How are your ears? Are you up for a bit of citizen science listening to the song of the whales? You are invited to “help explore and conserve marine life around the globe, starting with studying and saving the southern resident killer whales of the Pacific Northwest.” That’s some invitation, an invitation hard to refuse.
The Orcasound project app sends the sounds picked up by a network of underwater microphones (hydrophones) located in the Salish Sea off the U.S. state of Washington, straight to your laptop, tablet or phone. The idea is to gather data to raise awareness of the damage noise pollution is doing to marine wildlife, particularly the pods of orca for whom the Salish is home territory. And then use that data to better protect these beautiful and iconic creatures.
AI algorithms are being developed to analyse the underwater sounds, but they only get us so far. Nothing beats the human ear. “We actually have some listeners who will sleep with the hydrophones on in their bedroom,” says Scott Veirs, Orcasound’s lead researcher, “and their brains can wake up when they hear a killer whale sound, even if it’s just a faint killer whale sound in some ship noise. That sort of signal detection is right at the cusp of what machines are struggling to do.”
Orcas communicate to each other in a language of whistles, screams and squeaks, as in this video
They also use a clicking noise to echolocate prey. Both their talk – keeping them with their pod and passing on information – and their clicks – finding food – are critical to their survival. Underwater noise pollution could so disrupt this natural behaviour as to wipe them out.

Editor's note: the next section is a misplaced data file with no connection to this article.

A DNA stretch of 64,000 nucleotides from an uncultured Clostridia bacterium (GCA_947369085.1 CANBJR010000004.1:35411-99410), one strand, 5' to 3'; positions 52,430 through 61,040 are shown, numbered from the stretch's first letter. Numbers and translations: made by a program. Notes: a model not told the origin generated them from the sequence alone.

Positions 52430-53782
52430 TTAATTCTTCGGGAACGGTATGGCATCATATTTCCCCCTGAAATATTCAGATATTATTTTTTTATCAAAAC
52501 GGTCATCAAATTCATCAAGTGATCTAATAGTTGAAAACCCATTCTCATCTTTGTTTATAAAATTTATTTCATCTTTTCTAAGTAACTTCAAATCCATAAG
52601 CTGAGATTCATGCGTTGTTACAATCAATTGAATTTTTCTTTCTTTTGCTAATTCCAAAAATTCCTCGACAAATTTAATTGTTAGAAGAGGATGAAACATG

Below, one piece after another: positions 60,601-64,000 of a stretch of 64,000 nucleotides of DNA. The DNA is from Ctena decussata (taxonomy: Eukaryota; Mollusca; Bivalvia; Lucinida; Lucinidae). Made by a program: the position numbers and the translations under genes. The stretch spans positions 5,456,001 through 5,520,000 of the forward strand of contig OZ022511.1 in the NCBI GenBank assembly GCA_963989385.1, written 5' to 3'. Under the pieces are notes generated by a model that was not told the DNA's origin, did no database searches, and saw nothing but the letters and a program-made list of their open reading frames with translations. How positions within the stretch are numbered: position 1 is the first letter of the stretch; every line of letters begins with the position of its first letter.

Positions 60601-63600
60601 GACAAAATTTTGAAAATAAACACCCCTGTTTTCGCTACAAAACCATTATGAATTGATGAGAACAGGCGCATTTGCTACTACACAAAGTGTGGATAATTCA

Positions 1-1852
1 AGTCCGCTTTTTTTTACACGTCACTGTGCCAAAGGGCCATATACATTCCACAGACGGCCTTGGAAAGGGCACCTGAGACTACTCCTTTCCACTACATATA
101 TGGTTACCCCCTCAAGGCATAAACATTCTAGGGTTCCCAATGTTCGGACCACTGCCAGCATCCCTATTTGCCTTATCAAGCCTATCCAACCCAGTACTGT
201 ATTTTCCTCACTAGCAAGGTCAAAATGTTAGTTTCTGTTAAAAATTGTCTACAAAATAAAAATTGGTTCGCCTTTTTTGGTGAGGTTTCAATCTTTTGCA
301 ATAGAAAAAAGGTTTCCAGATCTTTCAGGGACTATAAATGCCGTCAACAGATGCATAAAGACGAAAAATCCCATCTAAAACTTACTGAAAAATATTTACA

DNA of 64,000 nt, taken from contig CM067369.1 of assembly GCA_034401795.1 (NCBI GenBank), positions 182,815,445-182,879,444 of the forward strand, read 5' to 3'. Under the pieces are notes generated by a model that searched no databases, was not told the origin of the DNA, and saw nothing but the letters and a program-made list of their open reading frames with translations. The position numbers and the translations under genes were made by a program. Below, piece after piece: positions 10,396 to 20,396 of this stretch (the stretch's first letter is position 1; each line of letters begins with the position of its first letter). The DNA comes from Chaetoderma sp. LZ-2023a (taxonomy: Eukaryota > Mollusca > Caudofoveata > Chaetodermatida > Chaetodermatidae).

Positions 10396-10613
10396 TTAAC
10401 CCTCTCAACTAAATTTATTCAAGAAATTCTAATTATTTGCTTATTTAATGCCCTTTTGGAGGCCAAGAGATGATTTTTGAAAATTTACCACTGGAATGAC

Minky whales and humpbacks as well as harbour porpoises frequent the Salish Sea. So before we make a start at listening to orca song, to help us distinguish one underwater sound from another Orcasound features an interactive image of Salish sealife. We can click on any of the ‘objects’ in the image, animate or inanimate, and hear the different sounds each produce. Now we’re all set to go.
And so without further ado, I give you Orcasound Live
A killer whale “porpoising” in the Hood Canal waterway, south of the Salish Sea in the U.S. state of Washington. Image by Minette Layne via Wikimedia Commons CC 2.0.
To discover why your contribution to this research will be so vital, see the threats to orcas here – Killer Whales Endangered
21st March 2019 Tear down the dams: New coalition strives to enshrine rights of orcas
25th May 2019 Petition: Take Action to Save Endangered Orcas
Pod-cast: New app streams whale songs for web users in real time
Wildlife Tourism – Good or Bad for the Animals?
Busting the Myths of Human Superiority